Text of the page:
Until we are all free, we are none of us free. (Emma Lazarus)
As a white person, I always wondered, 'how does the freedom of others affect my freedom, when I'm already free?' And while I thought I understood the idea that racism has a cost for all of us, I never understood the cost it has to my own humanity until I attended a session led by Overcoming Racism.
Overcoming Racism is an organization dedicated to helping partners develop a greater capacity and orientation towards equity, which in turn allows them to create institutions that dismantle systems of oppression in their work. The Founder of this organization led a number of professional development sessions for my organization, all of which were both heart breaking and heart expanding (huge recommendation if your school organization is actively working towards becoming anti-racist, they run an incredible race and equity professional development program). The last session focused on the history of whiteness, and ended with a powerful exercise that fundamentally shifted my lens.
As it turns out, I'm not free at all. I've just been living in a white-dominant world that would have me believe that I am free––so that I stay in line and continue to perpetuate the white supremacist ideals of white identity, racial superiority, and the elite class. Let me help connect the dots from that day. We're an organization of a few hundred in the session, white and predominantly BIPOC teammates. The moderator began the exercise by asking us to think about what we like about belonging to our racial group, and what benefits might come with that belonging. We started with us white folks and I have to admit, it was a slightly uncomfortable few minutes while we all shared publicly and candidly our answers about what we like about being white, and how our white privilege begets certain benefits not afforded to others. The mood was somber as we checked off the white boxes one by one:
Ability to trust cops. Not having to think about being white. Protecting our kids from people who might not like them. Generational wealth. General sense of security and safety. Receiving the benefit of the doubt in life. Access and opportunity. Skin color not an impediment. Not asked to be a spokesperson for other white people. Can expect people to be polite. Don't have to consider where you're traveling. Don't have to worry about other people being suspicious. Can blend in and be 'anonymous'. Can move to new school communities and feel welcome. Experiences aren't questioned. Actions are 'excusable'. Access to financing, credit, housing. Benefits in the health care system, particularly maternal health. Can opt into nationality when advantageous.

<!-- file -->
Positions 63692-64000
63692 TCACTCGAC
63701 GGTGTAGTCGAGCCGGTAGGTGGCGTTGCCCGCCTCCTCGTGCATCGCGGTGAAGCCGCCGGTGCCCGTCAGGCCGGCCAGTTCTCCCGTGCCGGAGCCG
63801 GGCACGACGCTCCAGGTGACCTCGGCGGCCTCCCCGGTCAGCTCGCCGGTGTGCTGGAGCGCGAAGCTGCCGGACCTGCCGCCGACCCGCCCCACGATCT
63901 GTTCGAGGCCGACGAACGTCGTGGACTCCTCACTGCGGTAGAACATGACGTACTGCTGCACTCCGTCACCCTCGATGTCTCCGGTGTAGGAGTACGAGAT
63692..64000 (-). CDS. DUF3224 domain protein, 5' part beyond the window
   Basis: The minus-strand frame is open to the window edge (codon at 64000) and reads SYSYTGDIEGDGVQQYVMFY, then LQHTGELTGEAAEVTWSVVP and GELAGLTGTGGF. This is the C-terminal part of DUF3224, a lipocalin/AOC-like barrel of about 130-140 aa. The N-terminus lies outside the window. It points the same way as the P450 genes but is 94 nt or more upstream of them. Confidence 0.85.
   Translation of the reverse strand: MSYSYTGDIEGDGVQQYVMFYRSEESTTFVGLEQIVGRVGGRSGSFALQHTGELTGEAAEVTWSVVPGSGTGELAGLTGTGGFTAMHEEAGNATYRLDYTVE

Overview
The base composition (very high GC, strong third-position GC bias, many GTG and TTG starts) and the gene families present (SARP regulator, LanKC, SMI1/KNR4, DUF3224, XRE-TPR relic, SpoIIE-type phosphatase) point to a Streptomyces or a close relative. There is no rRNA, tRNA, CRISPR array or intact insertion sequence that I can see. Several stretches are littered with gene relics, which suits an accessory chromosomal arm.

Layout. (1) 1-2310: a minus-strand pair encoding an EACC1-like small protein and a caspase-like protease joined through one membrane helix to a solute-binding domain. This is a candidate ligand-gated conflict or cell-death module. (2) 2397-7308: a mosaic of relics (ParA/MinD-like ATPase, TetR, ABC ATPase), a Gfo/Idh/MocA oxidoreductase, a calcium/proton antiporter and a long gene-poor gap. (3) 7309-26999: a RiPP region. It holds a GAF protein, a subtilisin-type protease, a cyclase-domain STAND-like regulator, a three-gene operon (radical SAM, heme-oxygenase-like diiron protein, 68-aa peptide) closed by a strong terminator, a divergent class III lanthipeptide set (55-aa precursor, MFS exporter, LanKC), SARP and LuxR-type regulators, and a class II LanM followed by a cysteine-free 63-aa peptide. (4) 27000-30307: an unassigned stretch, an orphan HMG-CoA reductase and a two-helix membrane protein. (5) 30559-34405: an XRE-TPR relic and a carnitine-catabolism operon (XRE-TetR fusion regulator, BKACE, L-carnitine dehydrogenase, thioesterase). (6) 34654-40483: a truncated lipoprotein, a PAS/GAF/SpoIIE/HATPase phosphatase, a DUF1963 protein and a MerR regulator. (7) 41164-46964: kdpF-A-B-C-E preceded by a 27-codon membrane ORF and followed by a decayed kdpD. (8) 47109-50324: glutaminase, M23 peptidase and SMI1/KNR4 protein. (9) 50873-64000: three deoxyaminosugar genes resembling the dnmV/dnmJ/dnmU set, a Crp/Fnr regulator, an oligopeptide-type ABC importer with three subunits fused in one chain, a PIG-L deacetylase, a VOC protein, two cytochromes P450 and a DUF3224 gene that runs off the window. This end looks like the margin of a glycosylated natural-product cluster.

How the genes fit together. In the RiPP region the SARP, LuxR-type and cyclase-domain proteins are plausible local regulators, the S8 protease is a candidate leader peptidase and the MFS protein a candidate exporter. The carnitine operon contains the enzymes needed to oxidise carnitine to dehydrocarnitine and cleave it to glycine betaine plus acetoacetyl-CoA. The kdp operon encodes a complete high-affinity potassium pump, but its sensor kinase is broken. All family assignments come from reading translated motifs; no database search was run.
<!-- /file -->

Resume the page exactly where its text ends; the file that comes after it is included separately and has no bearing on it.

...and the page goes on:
Ok, whew. I was oddly glad when that was over. And then the conversation moved to our Black team members. What did they like about belonging to their racial group, what benefits did it bring them? Immediately, the mood lightened, became joyous almost. There was camaraderie, connection, sister and brotherhood, as they laughed and collectively recanted their list:
Resilient. Hair. Athletic. Strong-minded. Strong-willed. Creative and creators. Culture movers. Intelligence. Multiple languages. Communal. Rhymes and rhythm. Strong and protective. Melanin. Talkative. Black joy. Black pride. Ability to build and cultivate. Dance. Music. The nod. Older black folks and their wisdom. Telepathy and the ability to have entire conversations without saying a word.
I was struck by not only the change in tone, but the sense of community and the nature of the emotional responses connected to humanity. Onto our Latinx team members:
Family values. A sense of community. Loyalty. Spirituality. Bilingual or Trilingual dialects. Linguistic value. Food. Representation. Traditions. Music. Culturally diverse. Hard working. The ability to adapt. Respect for elders. Perseverance. Common language. Melanin. Problem solvers. Art and Dance. Resilience. Bravery.
Again, the same uplifting tone among the team, and I had the same feeling of, well, I think it was loneliness. Our Asian American and Pacific Islander team members were next:
Extended family is your close family. Food. Family capital. Industriousness. Traditions. Community-based. Different languages. Music and dance. Poetry and philosophy. Spirituality. Tradition of scientific discovery. Appreciation of culture. Hard working. Different contributions that other racial groups benefit from and enjoy. Communal meal times. Community build through food. Belief in the collective good. Sense of community. Respect of elders. Generally perceived as non-threatening. Some access to tangible benefits that our white group mentioned.
And our Indigenous team members followed:
Resiliency and strength. Connected to the land. Communal value. Conservationist. Multiple languages. Persistence to maintain language and traditions even though both are targeted generation after generation. Storytellers. Rituals. Oral traditions. Dress. Jewelry. Traditional attire. Never claim to own land, solely protectors of the land. Ancestral power. The belief that knowledge is transcendent. Belief that everything and everyone is related.